I am originally from Texas and grew up with horses and pickup trucks. I started as a business major at the University of Oklahoma, but was unhappy and promptly decided that the situation was untenable. I transferred to the University of Colorado, read the book Ishmael, made a trip around the world, sold my truck, and became an environmental biology major.
After graduating I traveled some more and worked for Conservation International. I decided then that I needed a career that combined travel, the outdoors, and a way to improve the way we use and interact with our planet. Ecology seemed to be a good fit.
Upon entering the PhD. program I found that I was really interested in evolutionary questions as well as ecological ones. Now I am interested in understanding how and evolutionary perspective can inform conservation efforts to make it more wholistic.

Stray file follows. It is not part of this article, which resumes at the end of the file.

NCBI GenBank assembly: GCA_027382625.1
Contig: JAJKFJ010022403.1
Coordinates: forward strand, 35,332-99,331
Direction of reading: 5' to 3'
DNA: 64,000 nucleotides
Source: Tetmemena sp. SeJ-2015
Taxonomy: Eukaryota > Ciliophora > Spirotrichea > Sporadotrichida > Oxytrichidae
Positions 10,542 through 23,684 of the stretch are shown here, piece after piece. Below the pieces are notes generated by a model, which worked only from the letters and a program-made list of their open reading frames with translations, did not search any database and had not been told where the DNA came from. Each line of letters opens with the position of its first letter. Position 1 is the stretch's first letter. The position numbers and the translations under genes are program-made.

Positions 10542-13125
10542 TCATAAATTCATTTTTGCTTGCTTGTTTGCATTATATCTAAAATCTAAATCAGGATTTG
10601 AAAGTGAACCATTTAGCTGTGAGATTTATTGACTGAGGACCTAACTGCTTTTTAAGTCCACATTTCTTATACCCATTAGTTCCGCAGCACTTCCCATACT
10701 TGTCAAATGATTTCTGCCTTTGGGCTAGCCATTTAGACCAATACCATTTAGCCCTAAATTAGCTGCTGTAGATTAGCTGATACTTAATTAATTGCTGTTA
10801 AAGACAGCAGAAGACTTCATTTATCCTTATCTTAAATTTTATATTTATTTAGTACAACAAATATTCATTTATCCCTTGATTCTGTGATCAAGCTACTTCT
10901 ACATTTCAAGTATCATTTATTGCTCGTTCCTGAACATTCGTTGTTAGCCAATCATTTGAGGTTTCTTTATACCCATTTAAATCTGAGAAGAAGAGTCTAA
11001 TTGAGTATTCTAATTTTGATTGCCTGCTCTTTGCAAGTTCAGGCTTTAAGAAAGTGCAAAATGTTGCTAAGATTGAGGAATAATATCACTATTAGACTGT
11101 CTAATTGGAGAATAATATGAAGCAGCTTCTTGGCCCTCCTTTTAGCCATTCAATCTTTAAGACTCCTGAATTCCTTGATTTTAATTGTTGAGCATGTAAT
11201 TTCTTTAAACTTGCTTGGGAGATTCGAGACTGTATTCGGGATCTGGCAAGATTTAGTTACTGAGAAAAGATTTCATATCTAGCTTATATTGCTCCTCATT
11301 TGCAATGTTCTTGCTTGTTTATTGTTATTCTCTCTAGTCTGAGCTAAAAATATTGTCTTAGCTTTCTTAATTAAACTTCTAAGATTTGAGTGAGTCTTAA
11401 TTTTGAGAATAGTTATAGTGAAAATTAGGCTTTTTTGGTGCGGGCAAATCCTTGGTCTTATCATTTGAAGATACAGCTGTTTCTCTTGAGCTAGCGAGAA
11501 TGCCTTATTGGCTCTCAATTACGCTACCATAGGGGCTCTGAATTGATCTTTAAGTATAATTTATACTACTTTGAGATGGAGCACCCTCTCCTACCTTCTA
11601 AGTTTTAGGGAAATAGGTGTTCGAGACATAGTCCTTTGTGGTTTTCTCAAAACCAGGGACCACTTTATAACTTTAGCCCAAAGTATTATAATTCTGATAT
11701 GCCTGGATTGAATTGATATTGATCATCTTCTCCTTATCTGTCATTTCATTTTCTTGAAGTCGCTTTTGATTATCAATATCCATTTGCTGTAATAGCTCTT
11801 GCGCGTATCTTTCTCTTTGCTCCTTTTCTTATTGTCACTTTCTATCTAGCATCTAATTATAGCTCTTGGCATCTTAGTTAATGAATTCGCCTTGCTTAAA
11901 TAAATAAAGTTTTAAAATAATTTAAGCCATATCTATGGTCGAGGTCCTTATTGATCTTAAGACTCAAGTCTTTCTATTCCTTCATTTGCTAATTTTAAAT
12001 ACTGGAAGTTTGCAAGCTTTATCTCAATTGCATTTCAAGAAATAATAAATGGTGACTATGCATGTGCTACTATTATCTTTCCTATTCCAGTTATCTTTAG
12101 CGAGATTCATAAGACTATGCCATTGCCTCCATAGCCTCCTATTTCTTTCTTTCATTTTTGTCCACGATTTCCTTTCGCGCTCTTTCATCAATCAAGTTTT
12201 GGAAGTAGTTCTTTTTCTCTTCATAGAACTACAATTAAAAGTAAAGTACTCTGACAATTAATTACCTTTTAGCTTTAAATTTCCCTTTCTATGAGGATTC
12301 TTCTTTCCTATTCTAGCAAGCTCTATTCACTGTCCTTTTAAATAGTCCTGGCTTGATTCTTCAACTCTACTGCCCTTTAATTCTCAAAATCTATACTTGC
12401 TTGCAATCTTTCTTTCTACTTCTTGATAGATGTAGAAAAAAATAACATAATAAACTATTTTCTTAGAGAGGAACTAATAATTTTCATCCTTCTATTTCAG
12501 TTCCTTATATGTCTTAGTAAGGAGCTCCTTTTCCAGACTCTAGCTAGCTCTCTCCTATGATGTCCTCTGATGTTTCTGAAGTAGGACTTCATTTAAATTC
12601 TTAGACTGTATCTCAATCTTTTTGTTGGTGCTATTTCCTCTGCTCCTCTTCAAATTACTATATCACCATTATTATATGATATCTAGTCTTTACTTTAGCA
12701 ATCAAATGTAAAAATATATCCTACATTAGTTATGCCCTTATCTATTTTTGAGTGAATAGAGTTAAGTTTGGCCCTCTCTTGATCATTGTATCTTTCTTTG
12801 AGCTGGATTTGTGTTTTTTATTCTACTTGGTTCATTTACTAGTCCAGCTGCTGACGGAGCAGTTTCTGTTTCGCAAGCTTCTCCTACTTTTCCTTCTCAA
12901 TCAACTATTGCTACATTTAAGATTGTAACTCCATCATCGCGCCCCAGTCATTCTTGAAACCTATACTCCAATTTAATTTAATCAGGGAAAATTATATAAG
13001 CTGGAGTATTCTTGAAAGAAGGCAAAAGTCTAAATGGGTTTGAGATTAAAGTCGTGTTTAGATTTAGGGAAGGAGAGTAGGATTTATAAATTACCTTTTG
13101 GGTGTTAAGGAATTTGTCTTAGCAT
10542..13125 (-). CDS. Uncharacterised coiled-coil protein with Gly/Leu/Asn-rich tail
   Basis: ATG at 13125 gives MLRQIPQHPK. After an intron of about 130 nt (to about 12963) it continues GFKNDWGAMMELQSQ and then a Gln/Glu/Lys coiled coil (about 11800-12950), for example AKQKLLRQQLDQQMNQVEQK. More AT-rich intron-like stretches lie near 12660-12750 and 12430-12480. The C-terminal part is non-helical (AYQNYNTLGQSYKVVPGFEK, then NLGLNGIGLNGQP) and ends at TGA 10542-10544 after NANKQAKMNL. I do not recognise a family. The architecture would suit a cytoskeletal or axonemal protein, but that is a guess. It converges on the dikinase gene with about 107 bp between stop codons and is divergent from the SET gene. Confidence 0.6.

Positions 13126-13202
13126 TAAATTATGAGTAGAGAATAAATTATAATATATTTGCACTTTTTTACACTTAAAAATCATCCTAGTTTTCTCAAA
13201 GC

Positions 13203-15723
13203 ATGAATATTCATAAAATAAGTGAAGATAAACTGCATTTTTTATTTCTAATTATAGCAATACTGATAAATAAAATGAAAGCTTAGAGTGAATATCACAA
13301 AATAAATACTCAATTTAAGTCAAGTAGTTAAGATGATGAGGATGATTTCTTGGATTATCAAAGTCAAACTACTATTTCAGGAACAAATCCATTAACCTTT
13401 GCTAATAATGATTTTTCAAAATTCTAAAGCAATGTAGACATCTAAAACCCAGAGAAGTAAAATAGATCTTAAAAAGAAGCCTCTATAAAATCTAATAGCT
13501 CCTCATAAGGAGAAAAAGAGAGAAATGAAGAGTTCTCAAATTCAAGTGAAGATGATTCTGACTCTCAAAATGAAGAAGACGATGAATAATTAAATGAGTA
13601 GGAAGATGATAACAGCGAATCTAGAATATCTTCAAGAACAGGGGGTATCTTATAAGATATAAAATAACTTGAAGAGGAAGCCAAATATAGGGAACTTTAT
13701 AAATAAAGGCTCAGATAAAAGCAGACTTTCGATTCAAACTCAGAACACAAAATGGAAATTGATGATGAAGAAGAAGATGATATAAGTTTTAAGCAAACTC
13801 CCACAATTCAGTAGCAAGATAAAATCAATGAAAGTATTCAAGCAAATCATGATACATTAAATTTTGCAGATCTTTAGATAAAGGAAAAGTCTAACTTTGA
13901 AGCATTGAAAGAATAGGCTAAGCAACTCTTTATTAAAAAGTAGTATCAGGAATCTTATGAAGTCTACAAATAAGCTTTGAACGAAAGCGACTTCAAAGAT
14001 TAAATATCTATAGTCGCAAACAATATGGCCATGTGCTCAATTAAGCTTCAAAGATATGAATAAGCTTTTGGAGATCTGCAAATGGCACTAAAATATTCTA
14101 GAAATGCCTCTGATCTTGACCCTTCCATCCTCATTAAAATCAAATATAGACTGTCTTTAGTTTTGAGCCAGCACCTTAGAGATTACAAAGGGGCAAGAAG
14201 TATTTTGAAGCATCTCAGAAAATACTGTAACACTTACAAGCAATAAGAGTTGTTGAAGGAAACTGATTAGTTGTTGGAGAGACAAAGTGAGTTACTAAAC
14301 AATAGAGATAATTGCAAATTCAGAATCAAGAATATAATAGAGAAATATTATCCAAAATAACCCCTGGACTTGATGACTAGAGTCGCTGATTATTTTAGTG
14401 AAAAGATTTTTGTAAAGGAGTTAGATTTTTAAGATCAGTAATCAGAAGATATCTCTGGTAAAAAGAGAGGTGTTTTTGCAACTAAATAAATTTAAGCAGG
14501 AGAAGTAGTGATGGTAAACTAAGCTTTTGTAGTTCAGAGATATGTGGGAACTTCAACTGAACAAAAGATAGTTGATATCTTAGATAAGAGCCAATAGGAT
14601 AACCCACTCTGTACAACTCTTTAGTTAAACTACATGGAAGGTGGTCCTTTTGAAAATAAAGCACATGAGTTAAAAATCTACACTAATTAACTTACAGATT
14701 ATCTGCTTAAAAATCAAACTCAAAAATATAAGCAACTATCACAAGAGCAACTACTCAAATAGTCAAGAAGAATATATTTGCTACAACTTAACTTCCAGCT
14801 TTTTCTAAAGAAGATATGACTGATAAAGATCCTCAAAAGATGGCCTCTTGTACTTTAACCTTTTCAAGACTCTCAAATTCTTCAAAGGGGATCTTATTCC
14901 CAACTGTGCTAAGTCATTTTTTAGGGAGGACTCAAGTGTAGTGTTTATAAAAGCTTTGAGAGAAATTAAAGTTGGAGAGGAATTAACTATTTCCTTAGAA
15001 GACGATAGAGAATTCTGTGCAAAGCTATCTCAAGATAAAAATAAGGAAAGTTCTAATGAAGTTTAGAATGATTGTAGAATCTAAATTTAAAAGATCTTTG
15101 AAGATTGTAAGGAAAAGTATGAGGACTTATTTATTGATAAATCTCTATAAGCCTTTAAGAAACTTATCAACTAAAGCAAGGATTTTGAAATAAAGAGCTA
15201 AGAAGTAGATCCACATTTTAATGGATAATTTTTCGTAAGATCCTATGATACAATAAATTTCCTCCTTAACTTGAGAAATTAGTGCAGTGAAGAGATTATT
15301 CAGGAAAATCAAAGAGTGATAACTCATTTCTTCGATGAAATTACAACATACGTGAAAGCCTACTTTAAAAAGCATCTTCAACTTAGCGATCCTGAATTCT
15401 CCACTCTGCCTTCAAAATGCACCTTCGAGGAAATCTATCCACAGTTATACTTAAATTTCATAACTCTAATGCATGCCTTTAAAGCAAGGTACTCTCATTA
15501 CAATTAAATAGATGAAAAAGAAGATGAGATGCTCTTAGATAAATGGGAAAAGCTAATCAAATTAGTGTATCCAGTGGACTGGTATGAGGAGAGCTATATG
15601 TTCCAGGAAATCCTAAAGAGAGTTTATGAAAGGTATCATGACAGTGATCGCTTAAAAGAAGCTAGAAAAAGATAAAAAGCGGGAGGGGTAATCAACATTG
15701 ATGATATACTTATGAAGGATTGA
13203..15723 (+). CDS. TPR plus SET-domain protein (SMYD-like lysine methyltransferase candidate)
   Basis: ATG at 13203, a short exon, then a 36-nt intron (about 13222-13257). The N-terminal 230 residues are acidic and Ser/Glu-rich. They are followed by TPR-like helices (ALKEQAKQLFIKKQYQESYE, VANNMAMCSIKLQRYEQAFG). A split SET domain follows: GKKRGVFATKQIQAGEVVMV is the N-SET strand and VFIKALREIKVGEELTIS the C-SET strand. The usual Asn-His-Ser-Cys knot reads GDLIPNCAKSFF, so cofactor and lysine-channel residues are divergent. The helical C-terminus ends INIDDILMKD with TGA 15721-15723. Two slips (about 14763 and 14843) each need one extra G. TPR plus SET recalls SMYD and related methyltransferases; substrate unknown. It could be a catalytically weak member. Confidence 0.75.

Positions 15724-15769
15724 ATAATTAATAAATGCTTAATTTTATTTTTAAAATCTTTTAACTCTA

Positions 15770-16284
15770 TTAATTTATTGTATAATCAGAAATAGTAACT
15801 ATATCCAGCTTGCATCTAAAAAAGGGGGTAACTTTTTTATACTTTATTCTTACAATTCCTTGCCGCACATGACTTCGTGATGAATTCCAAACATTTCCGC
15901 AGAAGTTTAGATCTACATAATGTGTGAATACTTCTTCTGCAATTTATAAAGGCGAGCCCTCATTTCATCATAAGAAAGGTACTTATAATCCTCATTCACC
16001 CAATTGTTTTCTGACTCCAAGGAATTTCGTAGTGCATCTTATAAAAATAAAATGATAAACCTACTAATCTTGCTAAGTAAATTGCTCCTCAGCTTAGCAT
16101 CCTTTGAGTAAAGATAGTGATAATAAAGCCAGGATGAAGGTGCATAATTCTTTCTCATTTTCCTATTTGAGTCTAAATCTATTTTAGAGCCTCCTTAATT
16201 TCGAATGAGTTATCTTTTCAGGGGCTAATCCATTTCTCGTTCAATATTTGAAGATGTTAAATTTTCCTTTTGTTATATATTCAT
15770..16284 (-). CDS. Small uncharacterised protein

I am currently working on two projects. The first is a study of a decline in butterfly richness in the Central Valley over the last 30 years. I am on a quest to get to the root of the decline, but so far it is a mystery. My second, and thesis, project is a study into range limits and species distributions. I am using a group of cloud forest butterflies from the tribe Pronophilini in the northern Andes, to investigate how evolutionary and ecological factors merge to define species ranges.
Outside of academics, I enjoy playing outside and spending time with my family, including my 130 pound mutt, Dante. I run, bike, and swim, but rarely get to put them together in a triathlon. My husband and I try to get into the mountains whenever we can to backcountry ski in the winter and backpack in the summer.